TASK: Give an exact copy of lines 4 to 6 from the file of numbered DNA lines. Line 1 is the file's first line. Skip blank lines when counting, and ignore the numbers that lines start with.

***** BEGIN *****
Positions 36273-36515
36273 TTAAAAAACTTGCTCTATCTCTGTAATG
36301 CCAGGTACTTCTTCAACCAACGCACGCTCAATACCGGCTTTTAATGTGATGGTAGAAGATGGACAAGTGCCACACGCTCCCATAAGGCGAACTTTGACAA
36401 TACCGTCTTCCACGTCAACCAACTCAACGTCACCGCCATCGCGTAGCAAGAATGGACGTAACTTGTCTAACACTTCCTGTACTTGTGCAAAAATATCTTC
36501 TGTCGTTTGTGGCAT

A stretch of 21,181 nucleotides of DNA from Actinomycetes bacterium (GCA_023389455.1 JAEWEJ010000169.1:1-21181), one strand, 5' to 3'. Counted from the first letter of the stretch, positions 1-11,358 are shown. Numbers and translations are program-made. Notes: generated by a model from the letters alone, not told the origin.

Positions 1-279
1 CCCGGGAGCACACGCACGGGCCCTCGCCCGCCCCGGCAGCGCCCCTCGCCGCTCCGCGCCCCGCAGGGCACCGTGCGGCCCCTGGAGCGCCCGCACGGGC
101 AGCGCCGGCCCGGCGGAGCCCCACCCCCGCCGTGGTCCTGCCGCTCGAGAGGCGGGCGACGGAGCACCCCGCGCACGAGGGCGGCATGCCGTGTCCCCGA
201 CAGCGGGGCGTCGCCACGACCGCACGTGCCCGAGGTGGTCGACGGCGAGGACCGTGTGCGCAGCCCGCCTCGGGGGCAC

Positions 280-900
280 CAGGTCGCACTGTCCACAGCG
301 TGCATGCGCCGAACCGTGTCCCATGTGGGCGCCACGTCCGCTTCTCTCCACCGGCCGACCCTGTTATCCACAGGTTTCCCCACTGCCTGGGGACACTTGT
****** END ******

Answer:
36401 TACCGTCTTCCACGTCAACCAACTCAACGTCACCGCCATCGCGTAGCAAGAATGGACGTAACTTGTCTAACACTTCCTGTACTTGTGCAAAAATATCTTC
36501 TGTCGTTTGTGGCAT

A stretch of 21,181 nucleotides of DNA from Actinomycetes bacterium (GCA_023389455.1 JAEWEJ010000169.1:1-21181), one strand, 5' to 3'. Counted from the first letter of the stretch, positions 1-11,358 are shown. Numbers and translations are program-made. Notes: generated by a model from the letters alone, not told the origin.